It’s like being back at school. Maybe we never ever get away.
It’s all to do with expectations. Alastair Campbell says it well here. The Lib Dem surge – post-Great Debate – is not something that exactly pleases me. But not for reasons of my own political partisanship. That ninety minutes of point-scoring and coached body language should change the playing-field so dramatically, at a moment in history where crowdsourcing (that is to say, the wisdom of the crowd) is beginning to see through the sleights-of-hand of the traditional opinion formers, is not something that makes me excessively happy.
Are we really still that superficial? Or does public endeavour necessarily have to be a combination of style and substance? There is, of course, no guarantee that an effective style leads to useful substance. Which is the problem with such an equation. It’s clearly not mathematical.
This does make me happy though. This is definitely an example of how crowdsourcing can make for a more accurate public life:
Three of the anecdotes around which David Cameron built his case in the debate became the subject of questioning and raised eyebrows, as reporters, bloggers and Twitter users launched their own factchecking operations.
This is a clear example of how the grassroots, given the communication tools to connect with each other remotely, can begin to come together and fashion alternative methods of exchanging and disseminating information. I can only imagine that the PLCs of this world will be watching from afar and shuddering – for when their secrets come out into the open, the planetary network of eager crowdsourcers will be absolutely merciless in their judgements. Digital Economy Bill notwithstanding.
As far as the British general election campaign is concerned, we should not lose sight of this absolutely fascinating reality: the right-wing component of the electorate seems to lie substantially below the forty percent threshold that Cameron surely needs to progress. And I say Cameron, because it’s Cameron’s future we’re talking about here – not the Tories as a whole.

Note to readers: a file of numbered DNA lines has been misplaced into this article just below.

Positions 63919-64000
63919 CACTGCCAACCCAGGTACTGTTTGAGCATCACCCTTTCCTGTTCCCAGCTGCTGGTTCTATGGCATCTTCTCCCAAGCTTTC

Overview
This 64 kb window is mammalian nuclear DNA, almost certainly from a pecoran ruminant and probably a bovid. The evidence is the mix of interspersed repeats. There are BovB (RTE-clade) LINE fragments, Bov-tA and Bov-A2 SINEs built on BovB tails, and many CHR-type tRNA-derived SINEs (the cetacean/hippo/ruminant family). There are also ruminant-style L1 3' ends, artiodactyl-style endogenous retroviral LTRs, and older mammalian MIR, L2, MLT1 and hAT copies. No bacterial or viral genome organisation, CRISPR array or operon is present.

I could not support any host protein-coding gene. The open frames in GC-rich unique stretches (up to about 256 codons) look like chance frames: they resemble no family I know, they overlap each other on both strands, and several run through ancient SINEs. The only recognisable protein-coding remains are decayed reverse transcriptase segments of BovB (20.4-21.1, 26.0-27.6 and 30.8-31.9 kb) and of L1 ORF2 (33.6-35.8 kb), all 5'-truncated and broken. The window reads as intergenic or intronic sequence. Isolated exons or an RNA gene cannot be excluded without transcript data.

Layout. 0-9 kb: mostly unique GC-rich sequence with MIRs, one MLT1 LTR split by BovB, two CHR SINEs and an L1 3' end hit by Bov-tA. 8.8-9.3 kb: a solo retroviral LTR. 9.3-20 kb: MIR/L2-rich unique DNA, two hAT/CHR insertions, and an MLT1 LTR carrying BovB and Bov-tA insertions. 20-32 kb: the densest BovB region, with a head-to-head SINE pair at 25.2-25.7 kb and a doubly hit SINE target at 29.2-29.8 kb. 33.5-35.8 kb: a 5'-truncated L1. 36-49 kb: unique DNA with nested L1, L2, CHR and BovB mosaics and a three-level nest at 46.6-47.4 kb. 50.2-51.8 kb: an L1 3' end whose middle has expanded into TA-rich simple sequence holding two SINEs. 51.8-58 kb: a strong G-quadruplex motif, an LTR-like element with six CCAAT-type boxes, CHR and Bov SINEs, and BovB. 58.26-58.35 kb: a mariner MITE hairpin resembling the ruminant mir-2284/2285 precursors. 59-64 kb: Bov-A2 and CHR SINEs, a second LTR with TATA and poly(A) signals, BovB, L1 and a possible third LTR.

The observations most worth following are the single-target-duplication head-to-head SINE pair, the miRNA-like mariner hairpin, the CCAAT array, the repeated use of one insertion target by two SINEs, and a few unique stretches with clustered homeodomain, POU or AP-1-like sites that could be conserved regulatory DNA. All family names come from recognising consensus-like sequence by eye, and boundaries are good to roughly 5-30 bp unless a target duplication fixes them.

The Lib Dems, with Clegg at their head, is far more of a threat to the Tories, who find themselves flailing as they are between a barely suppressed extremism and a suddenly cracking façade of cuddliness. David Cameron’s only real virtue was – perhaps – that his marketing was able to give the impression of him being a decent Lib Dem sort with a realistic shot at power. Factor this subtext out of the mix and what’s left? A rebranded image which is nothing but powderpuff suddenly having to deal with the real thing breathing right up his environmentally incorrect exhaust pipe.
The Lib Dems have an image – they are the Pick & Mix party. They pick and choose policies as they see fit. They see ideology in terms of anti-ideology (an oxymoron, of course – we are all ideological, whether we like it or not). And they aim to satisfy the needs of that sometimes quite frightening guiding principle that is “common sense”. How many abominations have been committed through that unhappy appeal to reasonableness that is the precursor to an incomplete crowdsourcing of those who have access to the levers of power?